Dr. Bryant Mantha’s clinical, research, and health policy interests concern racial, ethnic, and socioeconomic disparities in obstetrical care and pregnancy outcomes. She is particularly interested in expanding health care coverage of women’s health and family planning before and between pregnancies as a means to improving birth outcomes for underserved women. She pursued additional research methodology training at University of California, San Francisco (UCSF), and completed a KL2 award at UCSF and an Amos Medical Faculty Development Award through the Robert Wood Johnson Foundation. Her research uses mixed methods to determine barriers to and impact of interconception care on pregnancy outcomes in low-income populations. Dr. Bryant Mantha served on the advisory board of California’s Black Infant Health Program and the Women’s Health Advisory Board of the San Francisco Department of Public Health. She currently serves as a member of the Boston Public Health Commission’s Clinical Task Force for Perinatal Care. Dr. Bryant Mantha attended Harvard College, graduating cum laude with a degree in Biology in 1994. She graduated from Harvard Medical School in 1998, and completed her residency in Obstetrics and Gynecology at the Brigham and Women’s and Massachusetts General Hospitals in 2002. She also completed training in Maternal Fetal Medicine at the Brigham and Women’s Hospital in 2005. She was a CFHU Fellow, and received her M.P.H. from the Harvard School of Public Health in 2004.
Allison Bryant Mantha, MD, MPH
Assistant in GYN/OB and Affiliated Faculty, Mongan Institute for Health Policy, Massachusetts General Hospital; Assistant Prof OB/GYN and Reproductive Biology Harvard Medical School, Boston, MA
Potential Impact of the Medicaid Family Planning Waiver Upon Racial Disparities in Pregnancy Outcomes
To determine the potential role of changes in financial access to interconception care and family planning to reduce racial disparities in pregnancy outcomes, including short interpregnancy intervals and very low birth weight births and deaths, using the Florida Medicaid Family Planning Waiver as a model.
There are marked disparities in urban communities between rates of infant mortality, preterm birth and very low birth weight for Black and White infants. Risk factors for these adverse outcomes include poor maternal health status, short interpregnancy intervals and unintended pregnancy, all of which are more common amongst Black women. Current Medicaid policy allows for expanded coverage of prenatal care in all states, but these policies have not been shown to significantly improve pregnancy outcomes, especially those outcomes which are influenced by maternal health status prior to pregnancy. In the majority of states, the expanded eligibility to provide pregnancy health care coverage terminates 60 days after delivery. Eighteen states, including Florida, have implemented Medicaid Family Planning Waivers, providing family planning and primary care services to women who would otherwise lose their Medicaid coverage postpartum. While these programs have been evaluated for budget-neutrality and effects upon subsequent birth rates, there has been little discussion of the potential impact of the programs upon racial disparities in health outcomes.
Two analyses were undertaken: in the first, data was used from the Florida Pregnancy Risk Assessment Monitoring System (PRAMS) database to examine rates of poor pregnancy outcomes amongst Black and White women in the time period before the implementation of the waiver and the period after. In the second, Medicaid claims data, linked with birth files from vital records, were used to assess the proportion of teens with Medicaid deliveries in 1999 that went on to have a subsequent birth within 24 months. Results were stratified by race, a proxy for income, and use of family planning services, as defined by the presence of a Medicaid family planning claim.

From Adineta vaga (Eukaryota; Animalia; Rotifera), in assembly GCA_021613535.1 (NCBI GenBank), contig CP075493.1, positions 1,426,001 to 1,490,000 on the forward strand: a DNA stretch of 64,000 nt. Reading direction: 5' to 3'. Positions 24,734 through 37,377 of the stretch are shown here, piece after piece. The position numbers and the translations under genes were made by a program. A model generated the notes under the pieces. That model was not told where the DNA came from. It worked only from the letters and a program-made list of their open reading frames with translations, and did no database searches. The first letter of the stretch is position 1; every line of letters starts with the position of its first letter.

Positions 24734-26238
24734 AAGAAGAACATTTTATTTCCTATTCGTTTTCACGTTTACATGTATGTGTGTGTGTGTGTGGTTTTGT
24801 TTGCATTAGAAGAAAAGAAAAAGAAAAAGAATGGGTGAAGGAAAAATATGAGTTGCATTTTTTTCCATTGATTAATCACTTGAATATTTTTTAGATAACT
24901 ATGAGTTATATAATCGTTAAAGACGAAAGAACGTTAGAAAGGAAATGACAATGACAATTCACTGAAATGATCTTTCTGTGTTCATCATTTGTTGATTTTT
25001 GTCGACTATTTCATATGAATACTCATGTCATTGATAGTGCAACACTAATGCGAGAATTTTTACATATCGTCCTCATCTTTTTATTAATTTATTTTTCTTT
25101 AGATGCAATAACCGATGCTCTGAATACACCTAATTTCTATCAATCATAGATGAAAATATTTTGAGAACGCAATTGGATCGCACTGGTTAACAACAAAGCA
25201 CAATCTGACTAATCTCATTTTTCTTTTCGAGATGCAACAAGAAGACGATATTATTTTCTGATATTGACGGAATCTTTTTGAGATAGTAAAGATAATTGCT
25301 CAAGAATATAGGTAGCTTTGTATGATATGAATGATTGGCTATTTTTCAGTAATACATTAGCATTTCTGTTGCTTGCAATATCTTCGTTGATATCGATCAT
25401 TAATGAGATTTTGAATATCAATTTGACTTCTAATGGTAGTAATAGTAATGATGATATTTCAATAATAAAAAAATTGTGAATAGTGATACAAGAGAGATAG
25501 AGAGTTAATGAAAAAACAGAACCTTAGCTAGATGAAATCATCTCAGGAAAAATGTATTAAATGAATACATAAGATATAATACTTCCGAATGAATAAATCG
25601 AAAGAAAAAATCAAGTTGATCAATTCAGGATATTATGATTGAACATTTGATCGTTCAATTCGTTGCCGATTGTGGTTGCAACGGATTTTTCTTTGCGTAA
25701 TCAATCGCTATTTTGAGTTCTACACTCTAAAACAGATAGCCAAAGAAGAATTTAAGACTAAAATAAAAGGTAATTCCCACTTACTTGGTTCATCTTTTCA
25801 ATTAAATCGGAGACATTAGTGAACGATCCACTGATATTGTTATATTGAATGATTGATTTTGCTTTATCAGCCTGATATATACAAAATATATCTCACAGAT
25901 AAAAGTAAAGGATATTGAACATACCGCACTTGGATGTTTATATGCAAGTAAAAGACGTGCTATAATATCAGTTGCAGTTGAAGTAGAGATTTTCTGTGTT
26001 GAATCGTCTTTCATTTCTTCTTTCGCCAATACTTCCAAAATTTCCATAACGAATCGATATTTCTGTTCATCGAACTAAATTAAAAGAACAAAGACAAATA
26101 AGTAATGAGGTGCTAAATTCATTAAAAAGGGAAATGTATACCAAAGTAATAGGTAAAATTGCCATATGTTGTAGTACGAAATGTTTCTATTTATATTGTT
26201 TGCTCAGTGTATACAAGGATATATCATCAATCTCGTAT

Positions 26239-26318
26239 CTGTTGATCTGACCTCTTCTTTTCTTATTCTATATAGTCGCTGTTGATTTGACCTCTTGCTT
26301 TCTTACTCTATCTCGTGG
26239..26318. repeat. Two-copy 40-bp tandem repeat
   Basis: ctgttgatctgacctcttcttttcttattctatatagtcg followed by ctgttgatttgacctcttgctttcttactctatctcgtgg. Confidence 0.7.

Subsequently, modeling was undertaken to estimate the number of averted births and very low birth weight births. Lastly, several interviews were conducted with key members of the public health infrastructure in Florida in an attempt to gain further understanding of the findings qualitatively.
In the first analysis, there was a significant decline in proportions of Black and White women with Medicaid-funded deliveries in the time period after implementation of the Family Planning Waiver (2000-2001) as compared with the period before (1996-1997). Between the two time periods, there were no significant differences in rates of very low or low birth weight births to either Black or White women, and there was no apparent change in the Black-White disparity. In the second analysis, Black teens had similar rates of Medicaid family planning claims as did Whites, but as compared to non-users of family planning services, Black teen family planning users had a greater reduction in rates of subsequent births within two years of an index pregnancy than did Whites (34% vs. 16% reduction, p<0.001). A greater number of averted and potentially averted total and VLBW births amongst Black teens (RR 2.66 – 9.76, p<0.001) is also noted. Interviews with key members of the public health community in Florida revealed several common themes which might explain these findings.
Providing interconception care and family planning services through programs like the Medicaid Family Planning Waiver may have differential effects upon health outcomes amongst Black women as compared to White women. Improving access to care and baseline health status of women prior to pregnancy is likely to reduce some of the racial disparities in pregnancy outcomes.
Magda Peck, ScD, Executive Director, CityMatCH
Paul Wise, MD, MPH, Co-Chief, Division of Social Medicine and Health Inequalities, Brigham and Women’s Hospital